The past two weeks have looked at the rise of Russia and its colonial expansion across the Urals. As explained last week, though its drive eastwards was immensely successful, Russia’s efforts to combat other European rivals proved less fruitful, apart from its conquest of much of what is today the Ukraine. But, even as it continued to expand its territory, Russia stagnated politically. That is, until the rise of the Romanovs, and, especially, the rise of Peter the Great.

Peter_der-Grosse_1838.jpg

Peter the Great, as depicted posthumously by Paul Delaroche in 1838. Public domain. Current version uploaded to Wikimedia Commons by User:Trzęsacz.

Peter Romanov began ruling the Russian Tsardom in 1682, in conjunction with his half-brother, Ivan V, and alone after 1696, until 1721, and then the newly christened Russian Empire, which he ruled until his death in 1725. Under Peter, Russia was transformed from a nation that was large in territory but, by contemporary European standards, backward in technology and culture, into an even larger nation that technology innovative and culturally progressive. Territory continued to be gained, and maritime explorations were launched in order to seek out new lands for colonization.

While I could go into great lengths detailing how Peter enacted political and economic reforms, patronized the arts and sciences, and modeled Russia after the great powers of Europe, particularly France, that is beyond the scope of this article. Suffice to say that under Peter, Russia joined the Enlightenment, and brought into broader European politics from which it had, in the previous centuries, been largely independent and isolated.

A large part of what brought Russia to such prominence within Europe, instead of it being confined to an empire of North Asia, was the Great Northern War. In last week’s post, I glossed over the Great Northern War as one in which Sweden and Russia ended up with the same territory as they started with, which is not true – while Russia conceded most of its conquests in Finland and gave some of its conquests in the Crimea and Black Sea coast back Ottoman Empire, it did gain Livonia and large parts of Karelia. In addition to the territorial gains, Russia emerged more powerful since the Polish-Lithuanian Commonwealth was sent into terminal decline, Ottoman power was broken, and Swedish expansion was checked. Also, and most importantly for this article, the gains in Livonia gave Russia access to the Baltic Sea, and the gains in Finland allowed Peter to build, at the expense of the lives of countless serfs, the city of St. Petersburg, which even within his lifetime rivaled the greatness of Moscow.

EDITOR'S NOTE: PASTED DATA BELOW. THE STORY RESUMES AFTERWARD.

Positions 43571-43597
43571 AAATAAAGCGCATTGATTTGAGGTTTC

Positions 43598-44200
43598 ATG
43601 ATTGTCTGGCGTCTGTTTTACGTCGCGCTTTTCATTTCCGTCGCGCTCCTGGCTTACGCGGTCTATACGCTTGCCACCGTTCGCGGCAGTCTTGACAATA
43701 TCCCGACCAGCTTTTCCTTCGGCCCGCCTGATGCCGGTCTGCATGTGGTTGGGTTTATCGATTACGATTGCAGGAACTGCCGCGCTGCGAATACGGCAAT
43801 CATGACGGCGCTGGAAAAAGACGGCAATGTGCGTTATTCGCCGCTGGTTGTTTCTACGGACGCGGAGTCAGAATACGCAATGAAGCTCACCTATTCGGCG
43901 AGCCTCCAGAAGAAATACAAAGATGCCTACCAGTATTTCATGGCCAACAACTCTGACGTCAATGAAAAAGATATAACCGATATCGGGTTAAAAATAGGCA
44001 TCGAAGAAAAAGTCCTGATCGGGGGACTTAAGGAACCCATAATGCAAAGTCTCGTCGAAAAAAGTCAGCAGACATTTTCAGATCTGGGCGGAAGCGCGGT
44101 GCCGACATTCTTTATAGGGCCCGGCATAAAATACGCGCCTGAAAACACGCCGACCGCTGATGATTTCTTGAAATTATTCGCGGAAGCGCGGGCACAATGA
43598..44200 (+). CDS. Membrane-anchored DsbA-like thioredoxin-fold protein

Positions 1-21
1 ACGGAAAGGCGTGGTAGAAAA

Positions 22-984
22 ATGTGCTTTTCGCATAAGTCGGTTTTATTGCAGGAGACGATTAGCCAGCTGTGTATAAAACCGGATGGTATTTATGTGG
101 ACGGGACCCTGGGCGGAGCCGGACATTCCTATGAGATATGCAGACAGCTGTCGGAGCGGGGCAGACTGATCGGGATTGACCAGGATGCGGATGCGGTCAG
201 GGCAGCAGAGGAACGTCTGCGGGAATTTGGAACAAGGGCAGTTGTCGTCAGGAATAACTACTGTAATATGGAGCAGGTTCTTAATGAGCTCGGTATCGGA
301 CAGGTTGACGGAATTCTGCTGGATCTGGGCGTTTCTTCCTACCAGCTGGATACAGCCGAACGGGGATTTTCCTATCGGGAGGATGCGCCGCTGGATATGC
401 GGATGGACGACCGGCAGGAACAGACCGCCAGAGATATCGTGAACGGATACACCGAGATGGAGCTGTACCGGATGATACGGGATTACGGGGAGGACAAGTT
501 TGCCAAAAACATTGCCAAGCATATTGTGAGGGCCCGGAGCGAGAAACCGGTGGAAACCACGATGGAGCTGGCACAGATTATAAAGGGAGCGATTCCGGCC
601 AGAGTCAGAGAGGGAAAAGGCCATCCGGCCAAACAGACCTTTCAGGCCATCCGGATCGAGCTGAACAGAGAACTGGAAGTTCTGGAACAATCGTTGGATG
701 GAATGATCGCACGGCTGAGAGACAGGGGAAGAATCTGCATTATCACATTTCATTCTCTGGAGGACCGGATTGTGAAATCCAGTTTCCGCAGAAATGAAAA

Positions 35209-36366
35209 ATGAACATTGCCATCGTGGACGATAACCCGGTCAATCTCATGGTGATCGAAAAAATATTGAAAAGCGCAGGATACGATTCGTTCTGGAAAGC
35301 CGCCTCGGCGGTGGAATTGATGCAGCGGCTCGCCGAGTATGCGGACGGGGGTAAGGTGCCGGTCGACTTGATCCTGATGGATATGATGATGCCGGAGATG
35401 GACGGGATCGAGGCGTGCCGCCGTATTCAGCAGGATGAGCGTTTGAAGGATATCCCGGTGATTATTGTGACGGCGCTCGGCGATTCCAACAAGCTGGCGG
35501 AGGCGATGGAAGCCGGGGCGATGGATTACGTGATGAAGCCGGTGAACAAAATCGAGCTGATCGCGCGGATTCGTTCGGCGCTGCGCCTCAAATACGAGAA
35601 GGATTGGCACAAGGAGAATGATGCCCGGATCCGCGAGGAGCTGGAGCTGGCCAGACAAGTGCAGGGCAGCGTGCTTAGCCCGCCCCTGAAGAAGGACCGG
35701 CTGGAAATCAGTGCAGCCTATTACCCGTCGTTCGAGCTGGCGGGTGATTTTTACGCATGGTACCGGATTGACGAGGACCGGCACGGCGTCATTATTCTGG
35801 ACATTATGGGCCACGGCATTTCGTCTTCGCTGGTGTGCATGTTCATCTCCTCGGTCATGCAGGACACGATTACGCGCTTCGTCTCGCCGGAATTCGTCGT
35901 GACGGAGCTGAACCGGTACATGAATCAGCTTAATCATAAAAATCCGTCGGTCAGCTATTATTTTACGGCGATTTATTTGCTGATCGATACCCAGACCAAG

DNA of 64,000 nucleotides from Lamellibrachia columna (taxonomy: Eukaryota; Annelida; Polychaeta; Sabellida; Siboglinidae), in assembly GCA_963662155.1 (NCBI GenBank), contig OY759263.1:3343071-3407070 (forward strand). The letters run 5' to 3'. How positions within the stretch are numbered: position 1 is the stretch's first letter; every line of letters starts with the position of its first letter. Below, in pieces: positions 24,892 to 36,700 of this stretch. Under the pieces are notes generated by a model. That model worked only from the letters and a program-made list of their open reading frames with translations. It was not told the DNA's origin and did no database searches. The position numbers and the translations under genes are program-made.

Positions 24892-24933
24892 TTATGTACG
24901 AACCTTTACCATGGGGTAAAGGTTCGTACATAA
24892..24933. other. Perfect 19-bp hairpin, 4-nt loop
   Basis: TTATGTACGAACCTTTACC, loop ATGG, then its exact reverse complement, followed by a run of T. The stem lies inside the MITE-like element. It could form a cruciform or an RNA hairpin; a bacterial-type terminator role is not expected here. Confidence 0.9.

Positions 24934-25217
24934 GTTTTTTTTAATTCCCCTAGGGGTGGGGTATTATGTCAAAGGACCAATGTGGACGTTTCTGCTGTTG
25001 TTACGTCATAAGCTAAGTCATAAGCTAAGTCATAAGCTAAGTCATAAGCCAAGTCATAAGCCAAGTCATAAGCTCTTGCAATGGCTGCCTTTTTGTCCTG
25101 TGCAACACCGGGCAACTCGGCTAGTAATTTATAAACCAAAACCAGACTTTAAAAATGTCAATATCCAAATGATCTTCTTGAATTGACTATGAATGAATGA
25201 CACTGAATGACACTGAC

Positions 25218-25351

In regards to colonialism, some of Peter’s most important efforts were those in what is now Ukraine, and other territories along the Black Sea coast. Continuing unrest in Ukraine allowed Russia to continue its conquest and colonial settlement of the area. As mentioned above, the campaigns against the Ottoman Empire (mostly directed against its vassal, the Crimean Khanate, another successor to the Mongol Golden Horde) ultimately met with little territorial gains in Peter’s lifetime, but broke that empire’s power. However, on the coast of the Sea of Asov (a smaller sea that opens into the Black Sea), the city of Taganrog was founded, providing Russia with another important sea port.

The conquest and colonization of Siberia also continued, as the Russian Tsardom, and then the Russian Empire, pushed back against rebellions deeper into un-colonized territories. This cycle of rebellion and suppression, resistance and conquest would continue after Peter’s lifetime. As part of both the expansions in Siberia and Peter’s maritime ambitions, in the last few years of his life he began preparing an exploratory expedition that would cut across the waters of the Arctic Ocean. Though these voyages would not take place until after Peter’s death, it was under his impetus that a movement toward the maritime began.

Next week, we will look at the Kamchatka and Great Northern Expeditions, and Russian colonization of North America.

References

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